I Read 52 Books in 52 Weeks for a YA National Book Award and Why Libraries Matter by Megan Fink Brevard
I was a member of a national book award committee and we read over 54 books in 52 weeks.
I can imagine the reaction, why?
As a school librarian and a life-long enthusiastic reader, I have loved books since I was a little kid. After working in the publishing field in New York, I found a part-time job as a public librarian assistant.
Working in a library became my driving force to get my Masters degree in Library Science. I moved to North Carolina and graduated from UNC Greensboro. Fast forward through eighteen years of work at an independent school in Charlotte, and I have been reading to vote for the best young adult book in the United States.
As a member of this national book award committee, the 2018 Printz Award for Excellence in Young Adult Literature from the American Library Association (ALA), we read and evaluated the current books published for young adults. Young adults are considered in the publishing world to be 12-18. This Printz book award influences schools & libraries that serve teenagers across the country by highlighting the most inspiring and diverse literature. Eight other librarians and myself have had the audacious responsibility to find the best literary and most excellent book published for teens in 2017.
Considering the merits of a book and debating to find the best one may sound like a nerdy exploration. Yet, this is an example of why libraries matter even more in this divisive time.
Libraries as a Nexus
Libraries are a nexus of ideas, seemingly from every writer who has a book and an opinion, whether through fiction or non-fiction, to express his or her ideas. Public libraries in particular provide anyone in the community with equal access to resources. This is essential for the digital divide also to give everyone access to the technology and Internet resources.
According to the YALSA (Young Adult Library Services Association part of the ALA), “There are over 40 million adolescents, aged 12–17, living in the United States today, and they use libraries. A 2013 Pew survey found that 72% of 16- to 17-year-olds had used a public library in 2012.” These teens need equitable access to free resources to support their education and future job-training.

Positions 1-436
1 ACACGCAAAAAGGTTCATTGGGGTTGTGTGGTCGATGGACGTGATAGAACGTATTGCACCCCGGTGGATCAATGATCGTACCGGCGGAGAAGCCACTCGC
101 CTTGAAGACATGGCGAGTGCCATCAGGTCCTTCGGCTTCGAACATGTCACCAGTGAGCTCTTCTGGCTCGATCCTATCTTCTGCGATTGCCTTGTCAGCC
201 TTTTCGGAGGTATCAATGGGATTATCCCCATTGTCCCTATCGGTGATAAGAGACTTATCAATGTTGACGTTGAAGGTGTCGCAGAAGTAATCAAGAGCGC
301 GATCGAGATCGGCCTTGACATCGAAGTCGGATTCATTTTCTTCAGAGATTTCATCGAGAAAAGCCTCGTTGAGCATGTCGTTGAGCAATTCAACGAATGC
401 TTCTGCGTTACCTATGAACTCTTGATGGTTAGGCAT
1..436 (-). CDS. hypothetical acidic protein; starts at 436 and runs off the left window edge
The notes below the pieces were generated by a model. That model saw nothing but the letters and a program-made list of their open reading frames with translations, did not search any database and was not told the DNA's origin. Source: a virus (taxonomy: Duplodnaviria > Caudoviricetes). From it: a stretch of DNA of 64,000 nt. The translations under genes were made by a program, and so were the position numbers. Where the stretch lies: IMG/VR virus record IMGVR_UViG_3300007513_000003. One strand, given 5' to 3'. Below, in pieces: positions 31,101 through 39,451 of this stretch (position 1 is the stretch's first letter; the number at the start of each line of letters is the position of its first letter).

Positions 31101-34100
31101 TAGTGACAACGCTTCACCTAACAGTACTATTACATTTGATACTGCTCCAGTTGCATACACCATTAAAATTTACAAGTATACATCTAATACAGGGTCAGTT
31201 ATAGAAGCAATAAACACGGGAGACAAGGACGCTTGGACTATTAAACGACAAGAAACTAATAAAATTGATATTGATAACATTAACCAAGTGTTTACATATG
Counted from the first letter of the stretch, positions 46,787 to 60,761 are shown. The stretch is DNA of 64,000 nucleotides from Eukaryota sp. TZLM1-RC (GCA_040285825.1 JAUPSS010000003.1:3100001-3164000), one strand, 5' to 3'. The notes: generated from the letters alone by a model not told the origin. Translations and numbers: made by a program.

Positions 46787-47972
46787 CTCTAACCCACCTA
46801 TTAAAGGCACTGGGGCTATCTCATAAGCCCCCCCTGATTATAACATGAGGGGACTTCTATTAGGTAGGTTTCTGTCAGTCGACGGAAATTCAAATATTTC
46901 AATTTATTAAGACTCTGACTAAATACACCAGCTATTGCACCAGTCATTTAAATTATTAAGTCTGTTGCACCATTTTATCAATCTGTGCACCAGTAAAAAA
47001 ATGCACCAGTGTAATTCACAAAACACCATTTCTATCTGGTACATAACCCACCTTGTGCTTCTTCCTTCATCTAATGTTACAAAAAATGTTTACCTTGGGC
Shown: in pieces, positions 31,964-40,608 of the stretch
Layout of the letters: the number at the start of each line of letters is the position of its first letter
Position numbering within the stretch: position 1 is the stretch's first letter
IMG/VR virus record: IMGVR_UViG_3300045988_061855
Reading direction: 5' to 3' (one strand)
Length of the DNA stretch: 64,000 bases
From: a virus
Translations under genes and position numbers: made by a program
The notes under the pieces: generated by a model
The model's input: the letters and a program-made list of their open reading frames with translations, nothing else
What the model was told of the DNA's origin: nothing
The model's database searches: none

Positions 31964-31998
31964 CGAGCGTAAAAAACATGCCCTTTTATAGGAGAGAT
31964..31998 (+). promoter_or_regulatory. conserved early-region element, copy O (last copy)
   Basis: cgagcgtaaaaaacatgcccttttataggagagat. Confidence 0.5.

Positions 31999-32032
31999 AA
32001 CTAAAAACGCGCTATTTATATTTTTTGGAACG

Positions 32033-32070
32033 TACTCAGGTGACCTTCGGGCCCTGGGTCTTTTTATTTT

Why Libraries Matter?
The Pew Research Center has the latest surveys that show 64% of library visitors go to the library to check out books. That’s Two-thirds of library visitors to borrow print books; around half go to read, study or engage with media (http://www.pewinternet.org/2016/09/09/library-usage-and-engagement/)
This is relevant for all community members as 29% of library-using Americans 16 and older said they had gone to libraries to use computers, the internet, or a public Wi-Fi networks. Libraries serve everyone and they allow the digital divide to bridge towards people who may not have access to these resources. The Pew study also found that across the US, “Library users who take advantage of libraries’ computers and internet connections are more likely to be young, black, female, and lower income. Specifically, compared with the 29% of all library users who use computers at the library: “45% of library users between the ages of 16 and 29 used computers, the internet or the library’s Wi-Fi. 42% of black library users used libraries’ computers and internet connections. 35% of those whose annual household incomes are $30,000 or less used these resources. 33% of women used these things at the library” (http://www.pewinternet.org/2016/09/09/library-usage-and-engagement/ ).
Reading Teaches Empathy
Reading and discovering new ideas are how we evolve and grow and reading helps create empathy. According to Dr. Michelle Borba, “Empathy has become one of the most sought after job skills in the twenty-first century.”
When the librarians announced the winners of the Printz Award on February 12, 2018 at the American Library Association’s Midwinter national conference in Denver, CO, the authors, publishers and librarians are really voicing their emphasis on the importance of libraries for future generations of young adult readers.
Megan Fink Brevard has a Masters in Library and Science and passion for connecting fabulous books with fabulous students. She began her career in children’s book publishing, but fell in love with libraries while working for the New York Public Library. She is an active member of YALSA and has served on national award committees such as: the Michael L. Printz Award for Excellence in Young Adult Literature 2018 and the YALSA’s Award for Excellence in Nonfiction for Young Adults 2012. She has also served on the Teen Read Week and the Best Books for Young Adults committees. Megan has written for VOYA, YALS and BOOKLINKS magazines and she has written TEEN SERVICES 101 (2015) with the American Library Association.